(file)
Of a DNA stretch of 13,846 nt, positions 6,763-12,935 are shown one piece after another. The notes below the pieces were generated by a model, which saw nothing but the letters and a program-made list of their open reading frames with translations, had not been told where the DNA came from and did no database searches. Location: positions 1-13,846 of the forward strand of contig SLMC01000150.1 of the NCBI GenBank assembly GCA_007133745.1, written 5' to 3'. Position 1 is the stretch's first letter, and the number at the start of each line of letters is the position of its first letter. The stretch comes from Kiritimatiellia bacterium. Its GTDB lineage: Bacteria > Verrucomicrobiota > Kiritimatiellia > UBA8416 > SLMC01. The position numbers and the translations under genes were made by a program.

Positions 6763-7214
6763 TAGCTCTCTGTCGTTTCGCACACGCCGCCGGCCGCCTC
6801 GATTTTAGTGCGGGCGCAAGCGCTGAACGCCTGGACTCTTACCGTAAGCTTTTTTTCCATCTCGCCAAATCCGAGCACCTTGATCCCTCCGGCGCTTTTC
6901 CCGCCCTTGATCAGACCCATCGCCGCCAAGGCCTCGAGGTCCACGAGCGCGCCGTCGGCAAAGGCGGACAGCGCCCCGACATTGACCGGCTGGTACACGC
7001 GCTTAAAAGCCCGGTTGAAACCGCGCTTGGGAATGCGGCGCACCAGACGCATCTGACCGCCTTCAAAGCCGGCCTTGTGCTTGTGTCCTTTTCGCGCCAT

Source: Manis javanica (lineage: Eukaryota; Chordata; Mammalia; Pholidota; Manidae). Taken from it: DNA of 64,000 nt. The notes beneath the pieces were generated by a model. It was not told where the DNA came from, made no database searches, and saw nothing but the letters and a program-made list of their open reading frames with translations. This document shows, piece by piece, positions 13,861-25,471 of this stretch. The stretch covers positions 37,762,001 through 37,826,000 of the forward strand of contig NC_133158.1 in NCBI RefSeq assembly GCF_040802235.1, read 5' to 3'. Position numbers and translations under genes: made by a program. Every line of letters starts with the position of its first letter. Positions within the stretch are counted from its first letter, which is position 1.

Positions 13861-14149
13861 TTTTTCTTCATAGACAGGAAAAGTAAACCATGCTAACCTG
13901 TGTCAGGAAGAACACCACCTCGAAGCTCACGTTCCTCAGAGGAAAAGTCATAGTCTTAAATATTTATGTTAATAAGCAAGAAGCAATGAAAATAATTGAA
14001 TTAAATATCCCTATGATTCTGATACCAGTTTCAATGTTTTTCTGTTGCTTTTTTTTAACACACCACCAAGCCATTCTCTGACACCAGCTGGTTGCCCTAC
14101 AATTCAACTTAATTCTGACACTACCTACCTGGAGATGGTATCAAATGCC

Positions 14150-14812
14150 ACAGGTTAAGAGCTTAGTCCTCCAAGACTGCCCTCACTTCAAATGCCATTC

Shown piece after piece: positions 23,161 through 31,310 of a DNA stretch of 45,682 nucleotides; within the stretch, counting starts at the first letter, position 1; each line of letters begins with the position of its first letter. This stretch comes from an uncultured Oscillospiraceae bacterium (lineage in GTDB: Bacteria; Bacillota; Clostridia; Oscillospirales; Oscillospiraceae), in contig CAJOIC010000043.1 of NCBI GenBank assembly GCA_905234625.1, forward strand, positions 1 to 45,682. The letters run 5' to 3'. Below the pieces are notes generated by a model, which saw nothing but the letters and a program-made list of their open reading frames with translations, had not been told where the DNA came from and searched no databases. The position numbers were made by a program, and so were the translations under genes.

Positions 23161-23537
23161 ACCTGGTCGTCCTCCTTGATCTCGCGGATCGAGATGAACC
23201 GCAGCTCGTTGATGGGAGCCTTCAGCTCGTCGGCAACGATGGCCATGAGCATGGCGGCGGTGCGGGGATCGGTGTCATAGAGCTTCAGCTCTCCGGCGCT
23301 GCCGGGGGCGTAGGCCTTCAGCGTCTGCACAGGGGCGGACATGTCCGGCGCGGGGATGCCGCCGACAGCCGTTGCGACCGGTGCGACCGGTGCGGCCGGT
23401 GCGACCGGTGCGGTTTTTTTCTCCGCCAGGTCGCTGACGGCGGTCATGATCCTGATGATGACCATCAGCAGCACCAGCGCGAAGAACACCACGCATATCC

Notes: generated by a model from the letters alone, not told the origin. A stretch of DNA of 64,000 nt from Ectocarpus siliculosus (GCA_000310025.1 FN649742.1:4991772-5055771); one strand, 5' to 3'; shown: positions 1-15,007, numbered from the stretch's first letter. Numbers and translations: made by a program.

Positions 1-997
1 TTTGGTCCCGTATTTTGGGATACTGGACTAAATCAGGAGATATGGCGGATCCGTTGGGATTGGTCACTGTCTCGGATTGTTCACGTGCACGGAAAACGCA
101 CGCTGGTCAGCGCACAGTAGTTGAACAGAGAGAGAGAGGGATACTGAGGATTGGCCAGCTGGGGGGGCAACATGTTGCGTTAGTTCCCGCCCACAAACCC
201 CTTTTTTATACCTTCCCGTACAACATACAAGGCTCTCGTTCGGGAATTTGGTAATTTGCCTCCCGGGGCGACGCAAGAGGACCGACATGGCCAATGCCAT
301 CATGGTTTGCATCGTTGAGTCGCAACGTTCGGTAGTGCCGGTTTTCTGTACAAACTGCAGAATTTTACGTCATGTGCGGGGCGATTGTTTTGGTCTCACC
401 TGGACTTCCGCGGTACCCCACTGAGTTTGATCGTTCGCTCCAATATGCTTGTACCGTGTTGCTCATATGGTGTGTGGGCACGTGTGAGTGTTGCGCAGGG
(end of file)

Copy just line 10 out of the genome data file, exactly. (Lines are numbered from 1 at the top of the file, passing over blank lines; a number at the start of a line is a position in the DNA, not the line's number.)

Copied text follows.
13901 TGTCAGGAAGAACACCACCTCGAAGCTCACGTTCCTCAGAGGAAAAGTCATAGTCTTAAATATTTATGTTAATAAGCAAGAAGCAATGAAAATAATTGAA